I’ve seen several iterations of Tony Kushner’s masterwork Angels in America, Part One: Millennium Approaches, but the current Arena Stage production has stayed with me in a distinct and resonant way. Directed by the renowned theater and filmmaker János Szász, a Hungarian émigré, and performed in the round upon a circular expanse of white sand, the production felt to me as epochal as Peter Brooks’ legendary Royal Shakespeare Company Midsummer Night’s Dream, which he staged in a white box with actors on trapezes. As did the Brooks Midsummer, the Szász Angels transforms our understanding of a great work in a way that finds in it new truth.
So acute was my experience of this Angels in America that I wanted to find out more about the process of creating and executing it. I wanted to understand its artistry and ethos from the inside. What values went into it? What aspirations inspired it? And a week after the opening, I had the good fortune to ask my questions of the director himself.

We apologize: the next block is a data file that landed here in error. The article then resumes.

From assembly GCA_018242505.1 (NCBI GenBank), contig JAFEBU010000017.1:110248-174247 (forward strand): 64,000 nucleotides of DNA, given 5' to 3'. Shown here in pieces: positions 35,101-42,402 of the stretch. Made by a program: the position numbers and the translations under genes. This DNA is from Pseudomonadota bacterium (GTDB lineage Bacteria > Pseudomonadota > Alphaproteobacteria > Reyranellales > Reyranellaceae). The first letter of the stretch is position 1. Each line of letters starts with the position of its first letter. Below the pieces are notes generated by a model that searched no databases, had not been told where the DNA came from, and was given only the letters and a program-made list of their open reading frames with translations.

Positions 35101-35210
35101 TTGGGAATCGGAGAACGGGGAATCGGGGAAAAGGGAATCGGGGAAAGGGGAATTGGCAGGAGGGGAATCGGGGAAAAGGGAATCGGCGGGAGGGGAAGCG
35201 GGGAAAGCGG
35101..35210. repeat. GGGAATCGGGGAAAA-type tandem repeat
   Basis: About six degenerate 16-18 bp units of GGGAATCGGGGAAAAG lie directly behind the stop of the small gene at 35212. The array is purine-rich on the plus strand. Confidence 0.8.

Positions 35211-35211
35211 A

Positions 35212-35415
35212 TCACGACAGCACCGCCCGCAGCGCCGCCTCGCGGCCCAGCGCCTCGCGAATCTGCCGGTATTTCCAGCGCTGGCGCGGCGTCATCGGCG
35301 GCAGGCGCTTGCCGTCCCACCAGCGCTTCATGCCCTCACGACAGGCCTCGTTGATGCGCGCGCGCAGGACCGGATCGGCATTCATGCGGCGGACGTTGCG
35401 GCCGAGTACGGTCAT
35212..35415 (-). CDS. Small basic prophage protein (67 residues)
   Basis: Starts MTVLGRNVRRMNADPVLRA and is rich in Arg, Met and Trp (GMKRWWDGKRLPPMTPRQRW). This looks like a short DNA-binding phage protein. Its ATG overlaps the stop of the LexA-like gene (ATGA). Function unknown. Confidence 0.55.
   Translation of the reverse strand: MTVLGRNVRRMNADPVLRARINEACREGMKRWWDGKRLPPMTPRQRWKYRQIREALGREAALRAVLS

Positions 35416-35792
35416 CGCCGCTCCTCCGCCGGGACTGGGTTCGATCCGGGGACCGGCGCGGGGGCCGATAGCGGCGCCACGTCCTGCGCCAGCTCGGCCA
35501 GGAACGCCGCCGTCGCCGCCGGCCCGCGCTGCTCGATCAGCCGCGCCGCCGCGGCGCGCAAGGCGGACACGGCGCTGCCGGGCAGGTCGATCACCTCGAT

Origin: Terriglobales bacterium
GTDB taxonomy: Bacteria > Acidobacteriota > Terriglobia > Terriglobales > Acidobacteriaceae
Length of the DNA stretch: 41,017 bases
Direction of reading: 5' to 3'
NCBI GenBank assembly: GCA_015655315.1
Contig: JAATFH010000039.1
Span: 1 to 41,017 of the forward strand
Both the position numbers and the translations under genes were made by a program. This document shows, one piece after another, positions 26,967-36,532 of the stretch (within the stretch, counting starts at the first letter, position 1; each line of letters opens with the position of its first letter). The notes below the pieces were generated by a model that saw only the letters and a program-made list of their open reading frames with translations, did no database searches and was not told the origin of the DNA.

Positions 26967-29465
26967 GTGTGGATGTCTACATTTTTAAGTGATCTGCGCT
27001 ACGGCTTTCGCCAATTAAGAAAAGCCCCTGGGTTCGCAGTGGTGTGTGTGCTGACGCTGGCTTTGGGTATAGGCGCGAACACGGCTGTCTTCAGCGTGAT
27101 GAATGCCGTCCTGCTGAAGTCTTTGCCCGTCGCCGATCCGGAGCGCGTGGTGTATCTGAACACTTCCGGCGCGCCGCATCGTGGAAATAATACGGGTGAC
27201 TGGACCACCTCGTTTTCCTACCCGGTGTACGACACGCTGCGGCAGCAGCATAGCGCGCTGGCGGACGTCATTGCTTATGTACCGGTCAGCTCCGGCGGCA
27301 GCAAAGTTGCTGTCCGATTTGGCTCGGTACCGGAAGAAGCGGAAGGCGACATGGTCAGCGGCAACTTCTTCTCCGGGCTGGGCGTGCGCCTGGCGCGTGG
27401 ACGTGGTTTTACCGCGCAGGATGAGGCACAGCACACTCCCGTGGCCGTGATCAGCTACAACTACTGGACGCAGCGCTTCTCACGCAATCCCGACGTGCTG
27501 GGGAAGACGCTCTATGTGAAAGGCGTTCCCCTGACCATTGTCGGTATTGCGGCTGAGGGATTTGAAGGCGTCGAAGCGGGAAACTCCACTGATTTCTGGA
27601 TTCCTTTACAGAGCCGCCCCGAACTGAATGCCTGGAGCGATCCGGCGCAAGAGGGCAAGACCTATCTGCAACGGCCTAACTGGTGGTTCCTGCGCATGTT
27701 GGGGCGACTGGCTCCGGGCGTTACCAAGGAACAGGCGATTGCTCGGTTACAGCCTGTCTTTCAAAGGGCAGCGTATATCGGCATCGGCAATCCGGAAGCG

János, as I came to know him via Zoom, was eager to talk. In the revelatory interview that followed — here edited for length and clarity — I found him to be the personification of warmth, intellect, and empathy.